A start by public unions


The state's public employee unions must be a part of the solution to our economic woes, as Massachusetts AFL-CIO President Robert Haynes said Monday in discussing proposed concessions on health care plans. Their collective bargaining rights, under brutal assault in Wisconsin and elsewhere, must remain "sacrosanct" as union officials demanded. The unions, however, have not gone far enough in making the kinds of concessions workers have made in the private sector, and until they do they will leave themselves wide open to unfair scapegoating.

The unions, which include the Massachusetts Teachers Association, proposed savings of $120 million in the first year, but in demanding that $60 million be returned to workers for health care, those savings for the state are cut in half. Rather than advocating membership in the state's Group Insurance Commission, which has saved Pittsfield significant money on health care costs, the unions offer a cumbersome proposal to negotiate changes to bring existing plans in line with the GIC or go to third-party mediation. A proposal allowing all public unions in a city to negotiate as one would upset the balance of power and make it more difficult for cities to achieve needed cost reductions.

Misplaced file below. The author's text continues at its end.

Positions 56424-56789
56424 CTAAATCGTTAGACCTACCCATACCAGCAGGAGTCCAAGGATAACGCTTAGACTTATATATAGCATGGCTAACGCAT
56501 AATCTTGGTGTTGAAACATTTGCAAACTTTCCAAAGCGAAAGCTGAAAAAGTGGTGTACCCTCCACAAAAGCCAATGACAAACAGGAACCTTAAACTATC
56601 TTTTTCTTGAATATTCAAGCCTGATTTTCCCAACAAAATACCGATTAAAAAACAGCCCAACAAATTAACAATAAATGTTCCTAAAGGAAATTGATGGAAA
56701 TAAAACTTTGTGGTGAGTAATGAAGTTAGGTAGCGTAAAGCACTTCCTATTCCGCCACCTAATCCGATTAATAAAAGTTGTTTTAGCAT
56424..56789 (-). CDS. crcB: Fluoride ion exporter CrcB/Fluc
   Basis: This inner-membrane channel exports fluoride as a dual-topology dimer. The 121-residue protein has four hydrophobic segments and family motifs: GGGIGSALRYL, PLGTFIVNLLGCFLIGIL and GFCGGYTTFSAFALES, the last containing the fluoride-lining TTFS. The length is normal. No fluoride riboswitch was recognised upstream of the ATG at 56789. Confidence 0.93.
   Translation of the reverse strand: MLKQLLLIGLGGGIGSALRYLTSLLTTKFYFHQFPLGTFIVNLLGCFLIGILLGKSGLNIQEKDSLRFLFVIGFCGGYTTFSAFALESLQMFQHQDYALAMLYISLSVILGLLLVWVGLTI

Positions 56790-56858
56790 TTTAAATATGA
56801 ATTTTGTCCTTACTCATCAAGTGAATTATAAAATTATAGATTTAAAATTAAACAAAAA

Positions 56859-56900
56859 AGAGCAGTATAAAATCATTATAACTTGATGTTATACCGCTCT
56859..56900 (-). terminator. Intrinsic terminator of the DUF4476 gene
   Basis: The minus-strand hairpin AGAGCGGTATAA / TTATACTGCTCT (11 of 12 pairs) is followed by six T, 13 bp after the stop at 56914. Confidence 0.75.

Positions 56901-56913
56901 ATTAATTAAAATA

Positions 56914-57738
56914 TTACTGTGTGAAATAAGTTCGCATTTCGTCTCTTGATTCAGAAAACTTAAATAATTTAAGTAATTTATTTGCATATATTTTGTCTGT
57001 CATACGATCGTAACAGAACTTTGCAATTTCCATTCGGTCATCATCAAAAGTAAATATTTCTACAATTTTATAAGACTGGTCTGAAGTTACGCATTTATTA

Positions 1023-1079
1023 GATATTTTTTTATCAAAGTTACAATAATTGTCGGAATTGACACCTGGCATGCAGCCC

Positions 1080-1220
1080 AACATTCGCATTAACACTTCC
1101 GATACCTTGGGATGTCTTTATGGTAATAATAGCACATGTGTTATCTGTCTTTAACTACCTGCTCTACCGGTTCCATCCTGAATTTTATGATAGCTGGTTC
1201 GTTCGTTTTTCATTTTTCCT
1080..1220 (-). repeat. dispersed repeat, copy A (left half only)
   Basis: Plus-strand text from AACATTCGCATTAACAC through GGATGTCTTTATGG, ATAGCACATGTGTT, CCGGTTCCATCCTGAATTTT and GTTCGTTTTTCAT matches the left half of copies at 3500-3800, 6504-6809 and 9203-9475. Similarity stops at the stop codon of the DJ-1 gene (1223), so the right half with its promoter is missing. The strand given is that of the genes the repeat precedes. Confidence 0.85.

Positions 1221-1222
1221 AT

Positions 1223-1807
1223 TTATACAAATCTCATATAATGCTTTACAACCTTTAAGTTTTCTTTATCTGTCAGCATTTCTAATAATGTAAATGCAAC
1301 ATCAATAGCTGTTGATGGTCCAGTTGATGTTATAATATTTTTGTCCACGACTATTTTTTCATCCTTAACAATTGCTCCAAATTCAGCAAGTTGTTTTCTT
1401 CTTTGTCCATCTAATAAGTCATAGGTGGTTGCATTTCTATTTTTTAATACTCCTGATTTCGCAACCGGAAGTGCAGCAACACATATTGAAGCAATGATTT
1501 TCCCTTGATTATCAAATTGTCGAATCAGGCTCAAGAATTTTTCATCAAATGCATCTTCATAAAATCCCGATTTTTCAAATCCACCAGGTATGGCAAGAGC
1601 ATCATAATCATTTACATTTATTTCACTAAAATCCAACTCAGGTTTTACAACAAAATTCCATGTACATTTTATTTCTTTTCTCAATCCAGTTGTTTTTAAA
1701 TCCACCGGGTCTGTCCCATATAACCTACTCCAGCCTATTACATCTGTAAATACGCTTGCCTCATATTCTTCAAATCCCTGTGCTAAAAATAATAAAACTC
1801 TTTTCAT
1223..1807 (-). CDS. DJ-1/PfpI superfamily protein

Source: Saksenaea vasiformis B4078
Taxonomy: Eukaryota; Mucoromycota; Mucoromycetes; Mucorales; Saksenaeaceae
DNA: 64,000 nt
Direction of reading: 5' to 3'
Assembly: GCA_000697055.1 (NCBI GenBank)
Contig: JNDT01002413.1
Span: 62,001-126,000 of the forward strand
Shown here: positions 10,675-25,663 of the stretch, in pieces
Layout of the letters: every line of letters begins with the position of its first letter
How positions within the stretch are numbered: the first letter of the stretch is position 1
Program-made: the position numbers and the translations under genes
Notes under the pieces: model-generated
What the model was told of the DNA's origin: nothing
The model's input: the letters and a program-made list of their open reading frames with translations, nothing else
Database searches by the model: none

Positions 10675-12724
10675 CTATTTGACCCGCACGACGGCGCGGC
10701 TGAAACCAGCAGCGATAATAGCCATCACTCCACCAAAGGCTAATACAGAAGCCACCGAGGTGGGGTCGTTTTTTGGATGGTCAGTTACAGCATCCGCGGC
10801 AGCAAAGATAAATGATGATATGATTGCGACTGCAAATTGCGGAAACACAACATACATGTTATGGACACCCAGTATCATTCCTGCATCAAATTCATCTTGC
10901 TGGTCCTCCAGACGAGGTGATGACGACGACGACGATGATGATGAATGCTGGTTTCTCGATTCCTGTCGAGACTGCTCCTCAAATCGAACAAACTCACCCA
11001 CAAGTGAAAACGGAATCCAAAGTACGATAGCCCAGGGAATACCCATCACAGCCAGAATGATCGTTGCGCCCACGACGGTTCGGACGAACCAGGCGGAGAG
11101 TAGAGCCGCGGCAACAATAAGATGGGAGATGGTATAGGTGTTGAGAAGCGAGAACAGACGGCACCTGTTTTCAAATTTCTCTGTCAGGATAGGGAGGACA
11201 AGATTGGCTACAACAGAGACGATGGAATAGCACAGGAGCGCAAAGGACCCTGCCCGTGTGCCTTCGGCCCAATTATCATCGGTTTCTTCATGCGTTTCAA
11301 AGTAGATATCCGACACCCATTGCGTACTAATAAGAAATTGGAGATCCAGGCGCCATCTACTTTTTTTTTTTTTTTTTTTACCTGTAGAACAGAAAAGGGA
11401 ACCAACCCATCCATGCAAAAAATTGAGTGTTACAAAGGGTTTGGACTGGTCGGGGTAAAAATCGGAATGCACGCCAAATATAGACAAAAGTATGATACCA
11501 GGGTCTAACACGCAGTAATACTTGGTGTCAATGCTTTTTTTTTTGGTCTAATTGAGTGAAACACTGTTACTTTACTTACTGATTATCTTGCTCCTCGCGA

By making these proposals, the state's public unions are behaving far more responsibly than are the union-busters who are giving a free ride to those truly responsible for our economic plight. The grim realities are undeniable, however. Given the concessions made in the private sector when it comes to health care costs, the public unions must do even more.



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